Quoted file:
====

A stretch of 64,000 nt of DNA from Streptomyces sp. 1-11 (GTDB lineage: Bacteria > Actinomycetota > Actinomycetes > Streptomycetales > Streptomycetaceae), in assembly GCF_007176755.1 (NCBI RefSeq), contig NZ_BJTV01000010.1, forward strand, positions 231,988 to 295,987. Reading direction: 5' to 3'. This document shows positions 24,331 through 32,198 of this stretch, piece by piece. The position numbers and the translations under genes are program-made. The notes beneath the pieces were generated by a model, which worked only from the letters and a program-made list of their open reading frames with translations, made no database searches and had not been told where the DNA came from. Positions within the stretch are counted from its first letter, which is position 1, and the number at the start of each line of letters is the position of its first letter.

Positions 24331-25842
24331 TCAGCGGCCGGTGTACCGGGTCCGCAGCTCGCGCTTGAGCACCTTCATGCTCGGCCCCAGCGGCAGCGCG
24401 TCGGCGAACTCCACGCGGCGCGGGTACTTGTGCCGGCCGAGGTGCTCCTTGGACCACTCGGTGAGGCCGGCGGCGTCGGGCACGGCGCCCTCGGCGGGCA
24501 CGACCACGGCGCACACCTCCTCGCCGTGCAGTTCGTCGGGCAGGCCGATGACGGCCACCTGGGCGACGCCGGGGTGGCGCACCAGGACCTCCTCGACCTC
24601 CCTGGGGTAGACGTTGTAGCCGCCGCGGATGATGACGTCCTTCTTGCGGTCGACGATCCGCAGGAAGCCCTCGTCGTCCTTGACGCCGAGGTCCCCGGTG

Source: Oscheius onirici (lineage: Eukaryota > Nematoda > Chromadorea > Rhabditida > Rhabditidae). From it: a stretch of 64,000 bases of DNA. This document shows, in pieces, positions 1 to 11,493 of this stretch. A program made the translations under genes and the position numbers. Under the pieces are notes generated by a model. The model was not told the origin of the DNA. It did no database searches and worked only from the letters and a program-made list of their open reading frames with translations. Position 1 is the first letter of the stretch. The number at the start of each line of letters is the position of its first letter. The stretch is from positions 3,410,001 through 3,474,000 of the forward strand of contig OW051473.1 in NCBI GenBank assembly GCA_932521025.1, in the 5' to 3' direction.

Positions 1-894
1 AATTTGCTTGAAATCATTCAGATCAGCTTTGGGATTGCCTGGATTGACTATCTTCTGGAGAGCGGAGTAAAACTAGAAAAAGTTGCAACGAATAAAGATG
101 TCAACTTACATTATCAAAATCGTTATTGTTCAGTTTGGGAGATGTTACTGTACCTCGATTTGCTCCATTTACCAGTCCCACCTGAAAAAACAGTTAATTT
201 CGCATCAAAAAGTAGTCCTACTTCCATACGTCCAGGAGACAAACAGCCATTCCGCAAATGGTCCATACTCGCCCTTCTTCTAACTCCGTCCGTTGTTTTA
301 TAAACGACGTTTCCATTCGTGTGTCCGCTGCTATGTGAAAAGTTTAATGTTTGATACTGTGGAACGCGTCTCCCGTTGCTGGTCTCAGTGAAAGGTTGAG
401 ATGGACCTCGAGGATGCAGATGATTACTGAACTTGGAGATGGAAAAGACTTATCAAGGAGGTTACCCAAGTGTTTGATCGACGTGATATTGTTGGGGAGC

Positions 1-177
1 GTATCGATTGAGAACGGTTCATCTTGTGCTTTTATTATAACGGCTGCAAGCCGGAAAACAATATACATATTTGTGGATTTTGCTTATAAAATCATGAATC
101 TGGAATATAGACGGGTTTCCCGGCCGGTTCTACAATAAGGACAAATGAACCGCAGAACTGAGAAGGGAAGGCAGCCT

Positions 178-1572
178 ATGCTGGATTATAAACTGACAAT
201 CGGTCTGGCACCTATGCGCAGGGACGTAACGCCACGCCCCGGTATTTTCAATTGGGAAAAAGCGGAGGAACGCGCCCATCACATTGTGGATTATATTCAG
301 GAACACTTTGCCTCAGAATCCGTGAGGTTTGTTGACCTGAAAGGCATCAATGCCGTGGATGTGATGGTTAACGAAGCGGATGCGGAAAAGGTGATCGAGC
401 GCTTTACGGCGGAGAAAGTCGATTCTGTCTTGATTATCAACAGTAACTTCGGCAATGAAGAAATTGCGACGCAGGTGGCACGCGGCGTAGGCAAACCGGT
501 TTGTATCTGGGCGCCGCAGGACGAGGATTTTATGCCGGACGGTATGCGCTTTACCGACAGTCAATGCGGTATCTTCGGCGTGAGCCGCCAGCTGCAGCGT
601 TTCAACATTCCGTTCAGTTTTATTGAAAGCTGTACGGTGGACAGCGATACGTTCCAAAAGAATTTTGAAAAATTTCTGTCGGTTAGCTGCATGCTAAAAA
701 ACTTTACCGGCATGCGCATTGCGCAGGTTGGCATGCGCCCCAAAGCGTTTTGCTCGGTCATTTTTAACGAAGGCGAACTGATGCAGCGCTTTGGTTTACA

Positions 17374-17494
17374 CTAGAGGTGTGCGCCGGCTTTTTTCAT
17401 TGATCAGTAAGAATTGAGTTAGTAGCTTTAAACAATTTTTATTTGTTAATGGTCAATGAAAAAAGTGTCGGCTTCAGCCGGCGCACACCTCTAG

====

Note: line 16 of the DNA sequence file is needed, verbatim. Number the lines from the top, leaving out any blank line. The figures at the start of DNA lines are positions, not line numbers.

101 TGGAATATAGACGGGTTTCCCGGCCGGTTCTACAATAAGGACAAATGAACCGCAGAACTGAGAAGGGAAGGCAGCCT